Vergara by Vergara v. Doan

Annotate this Case

593 N.E.2d 185 (1992)

JAVIER VERGARA, a Minor, BY His Parents and Natural Guardians, Jose Vergara and Concepcion Vergara, Appellants (Plaintiffs below), v. John DOAN, M.D., Appellee (Defendant below).

No. 90S04-9206-CV-436.

Supreme Court of Indiana.

June 8, 1992.

*186 Ronald E. James, Benson, Pantello, Morris & James, Fort Wayne, for appellants.

John F. Lyons, John M. Clifton, Barrett & McNagny, Fort Wayne, for appellee.


SHEPARD, Chief Justice.

Javier Vergara was born on May 31, 1979, at the Adams Memorial Hospital in Decatur, Indiana. His parents, Jose and Concepcion, claimed that negligence on the part of Dr. John Doan during Javier's delivery caused him severe and permanent injuries. A jury returned a verdict for Dr. Doan and the plaintiffs appealed. The Court of Appeals affirmed. Vergara v. Doan, 577 N.E.2d 627 (Ind. App. 1991). Plaintiffs seek transfer, asking us to abandon Indiana's modified locality rule. We grant transfer to examine the standard of care appropriate for medical malpractice cases.

In most negligence cases, the defendant's conduct is tested against the hypothetical reasonable and prudent person acting under the same or similar circumstances. Miller v. Griesel (1974), 261 Ind. 604, 308 N.E.2d 701. In medical malpractice cases, however, Indiana has applied a more specific articulation of this standard. It has become known as the modified locality rule: "The standard of care ... is that degree of care, skill, and proficiency which is commonly exercised by ordinarily careful, skillful, and prudent [physicians], at the time of the operation and in similar localities." Burke v. Capello (1988), Ind., 520 N.E.2d 439, 441 (emphasis added). Appellants have urged us to abandon this standard, arguing that the reasons for the modified locality rule are no longer applicable in today's society. We agree.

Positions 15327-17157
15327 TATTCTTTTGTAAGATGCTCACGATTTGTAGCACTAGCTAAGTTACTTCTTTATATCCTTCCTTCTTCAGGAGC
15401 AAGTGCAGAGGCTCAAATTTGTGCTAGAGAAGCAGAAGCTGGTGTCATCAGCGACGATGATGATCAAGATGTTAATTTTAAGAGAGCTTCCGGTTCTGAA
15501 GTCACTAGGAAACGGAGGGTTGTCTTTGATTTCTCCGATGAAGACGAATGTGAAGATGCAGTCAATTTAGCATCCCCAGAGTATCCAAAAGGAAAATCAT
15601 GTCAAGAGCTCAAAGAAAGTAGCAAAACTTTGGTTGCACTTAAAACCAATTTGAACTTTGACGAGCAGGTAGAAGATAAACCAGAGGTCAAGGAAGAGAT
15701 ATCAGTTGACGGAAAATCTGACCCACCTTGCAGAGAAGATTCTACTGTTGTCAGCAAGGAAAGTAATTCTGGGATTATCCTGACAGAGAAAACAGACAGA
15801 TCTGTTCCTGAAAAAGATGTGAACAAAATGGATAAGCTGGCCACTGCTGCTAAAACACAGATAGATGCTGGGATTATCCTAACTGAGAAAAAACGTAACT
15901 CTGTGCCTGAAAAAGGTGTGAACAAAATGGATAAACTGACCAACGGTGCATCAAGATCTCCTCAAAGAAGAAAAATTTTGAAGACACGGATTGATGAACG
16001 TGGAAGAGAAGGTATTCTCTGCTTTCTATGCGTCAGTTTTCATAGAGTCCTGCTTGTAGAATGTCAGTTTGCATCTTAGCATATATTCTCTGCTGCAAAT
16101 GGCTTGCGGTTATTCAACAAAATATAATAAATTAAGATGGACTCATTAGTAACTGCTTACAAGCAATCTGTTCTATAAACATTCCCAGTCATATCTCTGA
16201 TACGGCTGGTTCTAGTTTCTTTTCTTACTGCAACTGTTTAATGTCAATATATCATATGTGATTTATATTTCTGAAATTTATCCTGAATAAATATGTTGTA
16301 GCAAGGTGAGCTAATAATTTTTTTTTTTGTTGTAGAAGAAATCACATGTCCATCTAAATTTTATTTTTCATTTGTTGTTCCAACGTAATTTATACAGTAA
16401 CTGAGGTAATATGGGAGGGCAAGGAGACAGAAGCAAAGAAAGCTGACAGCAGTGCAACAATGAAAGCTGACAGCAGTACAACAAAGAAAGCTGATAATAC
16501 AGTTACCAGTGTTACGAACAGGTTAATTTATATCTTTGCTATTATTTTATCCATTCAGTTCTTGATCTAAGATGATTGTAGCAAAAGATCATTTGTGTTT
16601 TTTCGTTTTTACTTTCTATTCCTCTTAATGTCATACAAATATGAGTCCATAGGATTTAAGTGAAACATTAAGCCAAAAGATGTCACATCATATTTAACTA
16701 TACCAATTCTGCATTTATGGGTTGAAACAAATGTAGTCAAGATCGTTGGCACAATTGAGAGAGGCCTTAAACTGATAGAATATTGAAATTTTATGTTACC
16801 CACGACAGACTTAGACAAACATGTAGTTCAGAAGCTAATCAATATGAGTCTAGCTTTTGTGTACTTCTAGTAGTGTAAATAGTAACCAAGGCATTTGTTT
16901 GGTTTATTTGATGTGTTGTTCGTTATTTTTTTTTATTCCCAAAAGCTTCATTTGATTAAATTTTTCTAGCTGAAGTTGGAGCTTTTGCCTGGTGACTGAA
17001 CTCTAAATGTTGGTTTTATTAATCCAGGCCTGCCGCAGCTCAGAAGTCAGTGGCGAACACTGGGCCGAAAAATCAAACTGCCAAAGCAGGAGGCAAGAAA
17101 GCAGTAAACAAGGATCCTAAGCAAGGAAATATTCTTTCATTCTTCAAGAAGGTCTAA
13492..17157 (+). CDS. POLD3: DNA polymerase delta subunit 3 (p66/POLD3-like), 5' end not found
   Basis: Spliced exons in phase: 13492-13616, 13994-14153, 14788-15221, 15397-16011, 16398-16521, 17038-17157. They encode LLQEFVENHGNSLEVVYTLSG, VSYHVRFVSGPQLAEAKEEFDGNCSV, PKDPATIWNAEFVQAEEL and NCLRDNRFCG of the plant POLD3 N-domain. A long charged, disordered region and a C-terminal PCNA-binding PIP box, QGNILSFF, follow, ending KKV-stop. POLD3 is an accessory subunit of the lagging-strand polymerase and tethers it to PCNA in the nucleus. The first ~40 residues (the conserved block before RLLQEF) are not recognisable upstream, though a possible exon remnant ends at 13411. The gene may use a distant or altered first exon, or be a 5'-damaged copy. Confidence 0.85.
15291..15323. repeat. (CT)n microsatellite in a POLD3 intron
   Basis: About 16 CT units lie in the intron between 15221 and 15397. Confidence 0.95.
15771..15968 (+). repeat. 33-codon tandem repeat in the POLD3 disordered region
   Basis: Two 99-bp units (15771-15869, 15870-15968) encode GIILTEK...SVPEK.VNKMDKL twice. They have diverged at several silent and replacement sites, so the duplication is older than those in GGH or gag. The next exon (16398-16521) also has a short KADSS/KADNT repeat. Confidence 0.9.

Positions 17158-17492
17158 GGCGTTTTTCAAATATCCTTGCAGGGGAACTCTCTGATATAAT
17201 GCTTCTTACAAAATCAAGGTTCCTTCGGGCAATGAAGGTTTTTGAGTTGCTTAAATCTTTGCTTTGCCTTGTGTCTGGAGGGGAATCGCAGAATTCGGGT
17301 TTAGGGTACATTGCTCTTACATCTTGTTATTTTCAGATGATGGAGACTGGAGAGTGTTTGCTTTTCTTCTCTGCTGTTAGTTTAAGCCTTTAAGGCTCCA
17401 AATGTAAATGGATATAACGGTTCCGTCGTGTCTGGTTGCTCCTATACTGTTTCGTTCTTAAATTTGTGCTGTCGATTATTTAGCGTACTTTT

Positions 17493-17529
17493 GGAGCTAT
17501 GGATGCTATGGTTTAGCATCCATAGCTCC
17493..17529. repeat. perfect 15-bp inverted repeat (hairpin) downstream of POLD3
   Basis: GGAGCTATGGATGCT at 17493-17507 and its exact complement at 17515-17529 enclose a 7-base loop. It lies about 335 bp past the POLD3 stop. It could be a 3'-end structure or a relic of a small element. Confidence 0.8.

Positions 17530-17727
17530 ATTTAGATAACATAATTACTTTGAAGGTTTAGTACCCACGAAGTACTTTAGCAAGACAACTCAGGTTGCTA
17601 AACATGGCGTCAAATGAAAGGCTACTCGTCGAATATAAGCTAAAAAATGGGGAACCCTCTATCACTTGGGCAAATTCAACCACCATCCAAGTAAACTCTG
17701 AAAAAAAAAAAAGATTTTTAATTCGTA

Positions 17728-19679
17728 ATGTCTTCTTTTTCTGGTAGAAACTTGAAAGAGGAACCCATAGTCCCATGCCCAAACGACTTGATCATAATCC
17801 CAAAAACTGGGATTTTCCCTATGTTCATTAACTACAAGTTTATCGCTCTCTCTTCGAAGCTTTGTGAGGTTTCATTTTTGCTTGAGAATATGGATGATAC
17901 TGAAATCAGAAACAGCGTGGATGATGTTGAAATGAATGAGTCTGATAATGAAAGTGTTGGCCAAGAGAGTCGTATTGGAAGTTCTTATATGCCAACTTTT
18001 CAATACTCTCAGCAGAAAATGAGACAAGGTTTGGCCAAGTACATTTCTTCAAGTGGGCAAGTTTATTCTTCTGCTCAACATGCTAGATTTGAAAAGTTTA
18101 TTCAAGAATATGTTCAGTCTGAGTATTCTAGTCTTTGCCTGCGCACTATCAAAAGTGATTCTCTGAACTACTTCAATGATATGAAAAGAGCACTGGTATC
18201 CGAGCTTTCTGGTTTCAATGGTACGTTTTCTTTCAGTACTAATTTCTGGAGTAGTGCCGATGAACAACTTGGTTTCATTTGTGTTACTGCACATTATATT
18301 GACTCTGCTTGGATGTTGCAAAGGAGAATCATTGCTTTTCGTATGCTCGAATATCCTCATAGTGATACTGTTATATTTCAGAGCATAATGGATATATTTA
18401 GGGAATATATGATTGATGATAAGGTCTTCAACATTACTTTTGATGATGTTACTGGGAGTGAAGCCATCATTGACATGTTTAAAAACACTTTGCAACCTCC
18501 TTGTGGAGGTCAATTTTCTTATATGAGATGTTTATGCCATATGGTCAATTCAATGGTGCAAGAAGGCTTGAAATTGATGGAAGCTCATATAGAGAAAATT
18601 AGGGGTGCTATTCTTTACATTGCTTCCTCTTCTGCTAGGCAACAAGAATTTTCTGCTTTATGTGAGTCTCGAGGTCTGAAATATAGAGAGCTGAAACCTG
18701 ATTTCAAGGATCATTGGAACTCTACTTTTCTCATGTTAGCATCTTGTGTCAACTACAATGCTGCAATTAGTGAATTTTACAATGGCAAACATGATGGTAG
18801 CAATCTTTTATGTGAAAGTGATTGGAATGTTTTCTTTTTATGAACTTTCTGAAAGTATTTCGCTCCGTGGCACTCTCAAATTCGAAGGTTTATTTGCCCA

The modified locality rule is a less stringent version of the strict locality rule, which measured the defendant's conduct against that of other doctors in the same community. When the strict locality rule originated in the late 19th century, there was great disparity between the medical opportunities, equipment, facilities, and training in rural and urban communities. Travel and communication between rural and urban communities were difficult. The locality rule was intended to prevent the inequity that would result from holding rural doctors to the same standards as doctors in large cities. Wilson v. Sligar (1987), Ind. App., 516 N.E.2d 1099, 1101; see also John Kimbrough Johnson, Jr., An Evaluation in the Medical Standard of Care, 23 Vand.L.Rev. 729, 731-32 (1970).

With advances in communication, travel, and medical education, the disparity between rural and urban health care diminished and justification for the locality rule waned. The strict locality rule also had two major drawbacks, especially as applied to smaller communities. First, there was a scarcity of local doctors to serve as expert witnesses against other local doctors. Second, there was the possibility that practices among a small group of doctors would establish a local standard of care below that which the law required. Pederson v. Dumouchel, 72 Wash. 2d 73, 431 P.2d 973, 977 (1967). In response to these changes and criticisms, many courts adopted a modified locality rule, expanding the area of comparison to similar localities. This is the standard applied in Indiana. Wilson v. Sligar, 516 N.E.2d 1099; Gramm v. Boener (1877), 56 Ind. 497 (recognizing the modified locality rule).